Most of my summers off from school were spent volunteering to help these ones on a practical level (helping fix things around the house, grocery shopping, etc.), but also lots of time spent listening to them and being there for them...Once out of my childhood home, I kept close to this religious community because it was everything I knew.

At age 24, I filed for divorce, which led to my first big conflict: The religion didn’t support divorce, and I was eventually excommunicated.

They read an announcement from the platform stating, “Brittnee Bond is no longer a Jehovah’s Witness.” (I know because I was sitting in the second row of the 150 people audience when it happened.)

This cut me off from everyone.

Imagine every single person you grew up with being instructed not to speak with you. My entire family is part of this religious community (even my great-grandmother). Imagine your family members turning their backs on you and refusing to speak to you.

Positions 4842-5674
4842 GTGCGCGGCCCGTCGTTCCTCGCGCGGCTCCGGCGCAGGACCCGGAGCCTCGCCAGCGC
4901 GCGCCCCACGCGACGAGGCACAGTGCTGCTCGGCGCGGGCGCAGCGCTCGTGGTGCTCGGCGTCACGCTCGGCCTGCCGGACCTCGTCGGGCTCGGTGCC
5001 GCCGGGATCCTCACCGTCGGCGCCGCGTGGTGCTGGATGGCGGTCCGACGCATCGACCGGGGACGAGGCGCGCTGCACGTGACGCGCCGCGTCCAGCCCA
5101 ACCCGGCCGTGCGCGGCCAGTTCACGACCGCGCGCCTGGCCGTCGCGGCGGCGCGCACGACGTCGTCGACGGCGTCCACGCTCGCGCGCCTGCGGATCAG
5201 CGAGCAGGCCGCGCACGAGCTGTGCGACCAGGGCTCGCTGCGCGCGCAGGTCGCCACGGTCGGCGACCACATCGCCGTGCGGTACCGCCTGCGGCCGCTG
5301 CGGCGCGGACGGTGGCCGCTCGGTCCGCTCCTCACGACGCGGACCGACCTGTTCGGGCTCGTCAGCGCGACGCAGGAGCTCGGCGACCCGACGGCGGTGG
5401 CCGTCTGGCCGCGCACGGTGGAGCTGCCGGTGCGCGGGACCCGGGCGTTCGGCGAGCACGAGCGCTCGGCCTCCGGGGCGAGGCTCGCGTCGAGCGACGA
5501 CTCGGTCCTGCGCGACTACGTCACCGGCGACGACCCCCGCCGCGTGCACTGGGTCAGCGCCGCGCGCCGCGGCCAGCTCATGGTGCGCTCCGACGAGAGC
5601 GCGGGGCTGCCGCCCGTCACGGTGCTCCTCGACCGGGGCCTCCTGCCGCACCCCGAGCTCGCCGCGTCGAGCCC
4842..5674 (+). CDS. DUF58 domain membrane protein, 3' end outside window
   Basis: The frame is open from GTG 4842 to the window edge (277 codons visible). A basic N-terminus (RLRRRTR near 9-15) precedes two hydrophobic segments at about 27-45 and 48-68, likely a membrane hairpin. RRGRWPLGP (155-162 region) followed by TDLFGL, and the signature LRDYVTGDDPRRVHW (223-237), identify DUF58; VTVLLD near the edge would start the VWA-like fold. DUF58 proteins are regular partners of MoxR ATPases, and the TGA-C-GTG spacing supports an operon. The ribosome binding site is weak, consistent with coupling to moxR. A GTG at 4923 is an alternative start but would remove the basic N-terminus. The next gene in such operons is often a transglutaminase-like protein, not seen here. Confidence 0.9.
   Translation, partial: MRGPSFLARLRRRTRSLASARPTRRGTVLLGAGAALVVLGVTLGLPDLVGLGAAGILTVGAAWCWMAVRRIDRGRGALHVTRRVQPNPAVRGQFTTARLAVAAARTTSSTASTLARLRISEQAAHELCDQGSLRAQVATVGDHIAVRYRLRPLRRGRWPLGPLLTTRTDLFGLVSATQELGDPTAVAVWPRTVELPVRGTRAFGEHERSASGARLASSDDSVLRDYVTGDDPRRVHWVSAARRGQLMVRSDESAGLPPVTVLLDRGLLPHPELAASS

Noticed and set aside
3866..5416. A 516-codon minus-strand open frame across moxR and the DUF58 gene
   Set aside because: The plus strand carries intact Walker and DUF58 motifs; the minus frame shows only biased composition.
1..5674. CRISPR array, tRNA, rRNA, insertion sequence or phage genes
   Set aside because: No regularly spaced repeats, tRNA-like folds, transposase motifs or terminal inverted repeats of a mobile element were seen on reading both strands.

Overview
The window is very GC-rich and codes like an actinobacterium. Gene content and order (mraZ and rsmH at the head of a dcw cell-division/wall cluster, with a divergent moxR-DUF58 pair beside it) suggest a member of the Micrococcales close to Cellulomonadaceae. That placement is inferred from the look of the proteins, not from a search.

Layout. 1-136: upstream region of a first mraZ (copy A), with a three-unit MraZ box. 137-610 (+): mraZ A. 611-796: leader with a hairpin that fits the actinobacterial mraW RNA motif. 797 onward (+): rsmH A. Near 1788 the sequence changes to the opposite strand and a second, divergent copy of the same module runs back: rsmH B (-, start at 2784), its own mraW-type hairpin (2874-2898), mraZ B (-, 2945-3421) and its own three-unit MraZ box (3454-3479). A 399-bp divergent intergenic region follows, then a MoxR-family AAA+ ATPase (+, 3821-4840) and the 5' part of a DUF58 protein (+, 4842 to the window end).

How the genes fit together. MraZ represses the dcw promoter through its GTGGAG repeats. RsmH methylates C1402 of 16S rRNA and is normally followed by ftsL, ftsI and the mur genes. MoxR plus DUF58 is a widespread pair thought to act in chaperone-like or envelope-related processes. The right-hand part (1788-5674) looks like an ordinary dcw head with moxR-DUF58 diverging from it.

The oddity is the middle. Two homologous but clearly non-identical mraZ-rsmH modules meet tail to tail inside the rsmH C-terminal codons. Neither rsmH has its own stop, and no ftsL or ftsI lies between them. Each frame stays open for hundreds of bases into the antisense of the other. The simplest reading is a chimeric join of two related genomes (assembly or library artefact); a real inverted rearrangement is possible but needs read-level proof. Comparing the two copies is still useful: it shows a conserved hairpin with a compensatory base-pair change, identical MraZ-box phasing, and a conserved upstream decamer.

I was instructed by the church not to associate with people outside the religion and not speak to people inside the religion.

This left my community options at: zero.

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I was told that, in order to be “reinstated” back into the community, I had to keep coming to meetings for worship regularly, not speak to anyone, study my Bible, stay morally clean, and… wait for them to decide I was worthy.

I waited for 2 years. Every time I inquired whether I could join, I was told:

  1. I was doing everything I was supposed.
  2. They wanted to wait some more time to observe me.
  3. There was no time frame and I should be patient.
  4. I should keep going to all church meetings and not talk to anyone.
  5. I should stop asking when I could come back into the community.

I very sharply felt the pain of what it means not to belong in a community. To have your complete community ripped away from you. To have someone else decide whether you are good enough to belong there.

It really affected me emotionally, mentally, physically. I was so stressed, I developed a virus called shingles, which causes nerve damage from the pain. I became bed-bound on morphine for weeks.